Many of those who discuss this round of stabbings argue that in fact it is part of a Jerusalem-centered rise in violence that began more than a year ago during last summer’s Gaza war. The clashes take place primarily on the seam between the Palestinian Authority-controlled areas and Israeli-controlled areas. Unlike in the second intifada, there is no role so far played by major Palestinian organizations. In fact Palestinian civil society is almost totally absent, which makes this violence totally different than that of 1987-1993 and 2000-2005. It also makes it more unpredictable and uncontrollable.
More soldiers for Jerusalem: The IDF is deploying six companies of soldiers to Jerusalem to bolster an Israeli police force that has called up its reserves and bused in riot police from across the country.
It’s not clear why more police and more soldiers in the streets will help the situation. In many cases civilian citizens or security guards have played a role in stopping stabbing attacks. Since some of the attacks have been against police and the army, having more soldiers may just create more targets.
In general countries that flood themselves with soldiers and police do not create a more calm public or even defeat the thing they claim to be fighting. Mexico, for instance, has always had large numbers of military and police everywhere, and that hasn’t made Mexico more safe or defeated drug-related violence. If Israel can’t defeat a few stabbing attacks a day, how will it confront a massive uprising in the West Bank that will bring far more violence?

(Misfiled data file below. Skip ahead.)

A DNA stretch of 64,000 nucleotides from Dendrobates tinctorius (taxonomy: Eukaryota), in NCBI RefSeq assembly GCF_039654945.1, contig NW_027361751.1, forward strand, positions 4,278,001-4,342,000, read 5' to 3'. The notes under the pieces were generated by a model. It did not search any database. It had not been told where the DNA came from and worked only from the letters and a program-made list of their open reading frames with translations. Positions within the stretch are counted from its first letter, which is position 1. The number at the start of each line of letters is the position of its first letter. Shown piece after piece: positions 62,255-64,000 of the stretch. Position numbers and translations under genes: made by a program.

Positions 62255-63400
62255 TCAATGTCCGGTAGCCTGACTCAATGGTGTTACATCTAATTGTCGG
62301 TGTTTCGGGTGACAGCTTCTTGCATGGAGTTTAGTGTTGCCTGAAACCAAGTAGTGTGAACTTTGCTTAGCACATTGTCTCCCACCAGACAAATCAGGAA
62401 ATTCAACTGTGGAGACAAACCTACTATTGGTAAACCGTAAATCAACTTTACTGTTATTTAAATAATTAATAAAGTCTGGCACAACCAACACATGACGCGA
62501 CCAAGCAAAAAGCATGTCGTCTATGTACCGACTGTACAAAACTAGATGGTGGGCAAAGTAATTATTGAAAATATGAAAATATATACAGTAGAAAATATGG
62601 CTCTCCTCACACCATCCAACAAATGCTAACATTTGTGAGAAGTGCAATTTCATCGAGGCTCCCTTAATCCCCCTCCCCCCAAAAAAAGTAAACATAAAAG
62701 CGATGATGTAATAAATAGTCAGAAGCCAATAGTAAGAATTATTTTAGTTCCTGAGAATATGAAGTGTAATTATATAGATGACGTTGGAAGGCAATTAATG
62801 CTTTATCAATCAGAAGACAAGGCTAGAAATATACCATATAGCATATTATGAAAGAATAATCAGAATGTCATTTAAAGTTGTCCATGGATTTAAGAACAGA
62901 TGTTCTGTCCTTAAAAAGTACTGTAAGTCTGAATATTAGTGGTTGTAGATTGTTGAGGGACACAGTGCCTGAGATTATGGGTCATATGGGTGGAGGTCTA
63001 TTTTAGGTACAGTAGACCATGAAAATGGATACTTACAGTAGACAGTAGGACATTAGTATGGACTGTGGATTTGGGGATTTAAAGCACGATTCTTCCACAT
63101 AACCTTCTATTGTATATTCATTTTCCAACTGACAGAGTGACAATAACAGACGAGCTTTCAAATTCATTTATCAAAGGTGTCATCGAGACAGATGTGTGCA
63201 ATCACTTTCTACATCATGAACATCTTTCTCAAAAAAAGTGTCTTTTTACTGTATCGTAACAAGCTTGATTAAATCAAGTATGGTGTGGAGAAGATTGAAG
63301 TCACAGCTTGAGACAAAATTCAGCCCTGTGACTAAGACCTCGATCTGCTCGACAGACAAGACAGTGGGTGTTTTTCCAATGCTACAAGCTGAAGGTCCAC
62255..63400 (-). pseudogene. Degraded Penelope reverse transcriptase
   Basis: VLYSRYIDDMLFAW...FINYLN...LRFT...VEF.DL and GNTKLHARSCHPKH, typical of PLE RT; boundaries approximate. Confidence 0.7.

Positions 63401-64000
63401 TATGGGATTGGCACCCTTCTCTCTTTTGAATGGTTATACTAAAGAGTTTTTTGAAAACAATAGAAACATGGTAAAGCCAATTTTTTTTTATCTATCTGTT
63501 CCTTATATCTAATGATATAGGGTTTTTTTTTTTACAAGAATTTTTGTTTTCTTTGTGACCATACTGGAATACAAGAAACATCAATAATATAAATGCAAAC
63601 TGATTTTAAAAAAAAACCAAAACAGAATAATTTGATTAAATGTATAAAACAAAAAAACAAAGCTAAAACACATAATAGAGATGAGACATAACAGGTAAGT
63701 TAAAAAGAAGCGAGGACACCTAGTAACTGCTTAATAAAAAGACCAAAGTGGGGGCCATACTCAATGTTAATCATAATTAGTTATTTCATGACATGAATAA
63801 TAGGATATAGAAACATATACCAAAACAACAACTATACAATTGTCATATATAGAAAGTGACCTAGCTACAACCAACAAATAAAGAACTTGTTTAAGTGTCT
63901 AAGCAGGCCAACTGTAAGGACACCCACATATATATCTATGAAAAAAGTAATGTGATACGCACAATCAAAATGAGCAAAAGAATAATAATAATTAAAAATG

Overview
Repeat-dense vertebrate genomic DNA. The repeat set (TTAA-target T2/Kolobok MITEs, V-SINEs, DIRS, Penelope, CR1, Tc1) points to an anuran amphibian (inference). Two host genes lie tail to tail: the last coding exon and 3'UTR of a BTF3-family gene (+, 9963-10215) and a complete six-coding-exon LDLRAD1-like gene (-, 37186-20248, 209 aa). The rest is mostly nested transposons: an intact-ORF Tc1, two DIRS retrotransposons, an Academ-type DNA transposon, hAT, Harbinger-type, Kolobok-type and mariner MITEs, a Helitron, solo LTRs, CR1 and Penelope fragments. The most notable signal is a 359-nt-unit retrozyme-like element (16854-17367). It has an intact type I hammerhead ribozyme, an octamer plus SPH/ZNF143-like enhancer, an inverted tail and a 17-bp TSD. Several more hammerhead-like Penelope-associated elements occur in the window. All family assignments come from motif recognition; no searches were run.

Netanyahu and Barkat are to blame: “I hold the prime minister responsible for every one of these stabbings,” one woman wrote on Facebook. It’s a constant refrain in some parts of the Israeli Left. At the same time a host on Channel 2 berated Jerusalem’s mayor, Nir Barkat, for the violence, implying that it stems from the city’s mismanagement of the school system in Arab areas. The feeling is that the rest of “good Israel” is a victim of the Israeli government, “the settlers” and Jerusalem. If only those could be cast aside, like weight from a balloon, then it would all be fine.
The theory that Jerusalem is the problem and that Prime Minister Benjamin Netanyahu’s relations with Palestinian Authority President Mahmoud Abbas are to blame create a contradictory fallacy. If the real issue is Palestinian statehood, then it can’t also be the Jerusalem issue, because the creation of a Palestinian state won’t change the status of the east Jerusalem Palestinian neighborhoods. There is no doubt that in each case the systematic discrimination creates long-term animosity.